Movie Review: The Constant Gardener
What’s the uppermost limit of our collective outrage?
In the 1930s, hundreds of black men in Tuskagee, Alabama were diagnosed with syphilis and were denied treatment to study the procession of the disease. The test subjects weren’t told what disease they were suffering from, nor were they given penicillin, which would have cured them. This was a test sponsored by the U.S. government.
In the 1940s, mentally challenged teenage boys warehoused at a school for undesirables were fed oatmeal infused with radioactive material. They, nor their parents, were told about the experiment, which was sponsored by both the U.S. Atomic Energy Commission and Quaker Oats.
Today, drug company Merck was forced to pay over $253 million to a widow whose husband died after taking Vioxx. Evidence revealed that the company kept quiet reports that Vioxx increased the risk of heart attacks in patients. Merck has pulled Vioxx of the market, but is facing more lawsuits and continues to do business.
At the center of THE CONSTANT GARDENER lies a somewhat lackadaisical mystery that the film is really only peripherally concerned. Governments and corporations–oftentimes in collusion–do bad things. This isn’t a condemnation, but a statement of fact. Of couse we would like for these kinds of things not to happen, but the sad reality is that they have happened throughout history and will probably continue.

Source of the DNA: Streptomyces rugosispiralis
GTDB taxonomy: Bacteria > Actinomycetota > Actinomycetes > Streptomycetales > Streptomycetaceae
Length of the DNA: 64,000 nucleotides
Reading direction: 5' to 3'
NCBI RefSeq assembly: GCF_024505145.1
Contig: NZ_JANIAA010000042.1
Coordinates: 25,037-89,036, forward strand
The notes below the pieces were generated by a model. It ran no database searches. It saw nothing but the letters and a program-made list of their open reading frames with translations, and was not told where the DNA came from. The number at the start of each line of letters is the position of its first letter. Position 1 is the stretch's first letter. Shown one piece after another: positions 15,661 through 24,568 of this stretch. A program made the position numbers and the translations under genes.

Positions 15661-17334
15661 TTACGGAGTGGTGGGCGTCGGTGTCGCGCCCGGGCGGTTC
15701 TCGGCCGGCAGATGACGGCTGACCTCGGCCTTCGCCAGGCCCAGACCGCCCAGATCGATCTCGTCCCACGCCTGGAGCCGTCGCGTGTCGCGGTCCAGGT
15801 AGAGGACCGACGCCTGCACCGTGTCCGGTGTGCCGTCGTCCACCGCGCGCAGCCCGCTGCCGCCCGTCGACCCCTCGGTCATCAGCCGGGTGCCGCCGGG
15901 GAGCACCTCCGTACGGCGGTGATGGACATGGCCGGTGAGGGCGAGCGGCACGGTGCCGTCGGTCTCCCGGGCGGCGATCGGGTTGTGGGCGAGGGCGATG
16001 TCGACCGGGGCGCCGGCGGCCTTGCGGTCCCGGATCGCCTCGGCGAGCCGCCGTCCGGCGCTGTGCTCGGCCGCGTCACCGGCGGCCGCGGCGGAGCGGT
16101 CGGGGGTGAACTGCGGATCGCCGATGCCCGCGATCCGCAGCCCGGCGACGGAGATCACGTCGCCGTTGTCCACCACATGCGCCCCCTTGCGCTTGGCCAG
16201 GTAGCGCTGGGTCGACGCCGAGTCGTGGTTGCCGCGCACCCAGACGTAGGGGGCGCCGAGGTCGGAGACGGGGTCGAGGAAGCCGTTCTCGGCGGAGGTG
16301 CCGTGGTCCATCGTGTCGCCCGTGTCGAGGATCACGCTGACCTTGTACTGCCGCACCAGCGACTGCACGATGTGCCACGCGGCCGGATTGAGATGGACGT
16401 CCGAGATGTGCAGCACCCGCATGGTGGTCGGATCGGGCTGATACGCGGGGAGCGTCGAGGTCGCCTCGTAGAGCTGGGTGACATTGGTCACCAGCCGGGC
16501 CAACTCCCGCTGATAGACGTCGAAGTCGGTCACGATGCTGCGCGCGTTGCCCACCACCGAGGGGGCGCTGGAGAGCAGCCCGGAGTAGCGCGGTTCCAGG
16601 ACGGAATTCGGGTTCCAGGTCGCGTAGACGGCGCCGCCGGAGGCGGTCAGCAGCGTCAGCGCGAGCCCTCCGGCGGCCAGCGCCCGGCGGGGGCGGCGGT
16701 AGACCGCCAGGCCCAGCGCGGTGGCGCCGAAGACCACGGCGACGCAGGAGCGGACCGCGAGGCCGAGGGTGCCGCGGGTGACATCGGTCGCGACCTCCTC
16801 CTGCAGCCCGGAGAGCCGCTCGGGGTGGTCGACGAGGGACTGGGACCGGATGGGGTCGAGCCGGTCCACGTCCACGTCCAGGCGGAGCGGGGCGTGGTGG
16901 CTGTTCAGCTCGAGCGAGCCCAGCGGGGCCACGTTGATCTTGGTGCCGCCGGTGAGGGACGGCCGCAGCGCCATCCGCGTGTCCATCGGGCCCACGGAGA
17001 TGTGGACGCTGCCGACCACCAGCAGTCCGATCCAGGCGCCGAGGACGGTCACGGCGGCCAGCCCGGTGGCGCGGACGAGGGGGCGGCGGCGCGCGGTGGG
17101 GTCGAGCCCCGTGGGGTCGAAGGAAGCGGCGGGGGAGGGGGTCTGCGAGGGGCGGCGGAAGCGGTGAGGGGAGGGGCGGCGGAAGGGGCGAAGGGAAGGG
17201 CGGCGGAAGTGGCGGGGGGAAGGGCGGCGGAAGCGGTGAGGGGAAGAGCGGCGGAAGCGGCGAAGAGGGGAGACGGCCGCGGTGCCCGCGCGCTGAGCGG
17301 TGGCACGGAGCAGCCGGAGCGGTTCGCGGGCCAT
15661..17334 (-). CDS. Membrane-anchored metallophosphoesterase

The real heart of the film isn’t about the evil that men do, but what love makes good men do. THE CONSTANT GARDENER is a love story in reverse. Ralph Fiennes is an English diplomat on assignment in Africa and just minutes into the film he discovers that his wife, Rachel Weisz, has been murdered, her body left to rot on a dusty road out in the middle of the desert. Through flashbacks, we learn how they met and what the early days of their marriage were like. But it isn’t until the film catches back up to real time that the real love story begins. As Ralph digs deeper to find out just what his wife was involved in, his love for Rachel only grows, which explains the film’s unusual title.
Beautifully directed by the Brazillian Fernando Meirelles and shot by his frequent collaborator César Charlone, THE CONSTANT GARDENER offers a lovely portrait of Africa, detailing its awe and beauty, as well as the ugly underbelly of poverty and opportunism.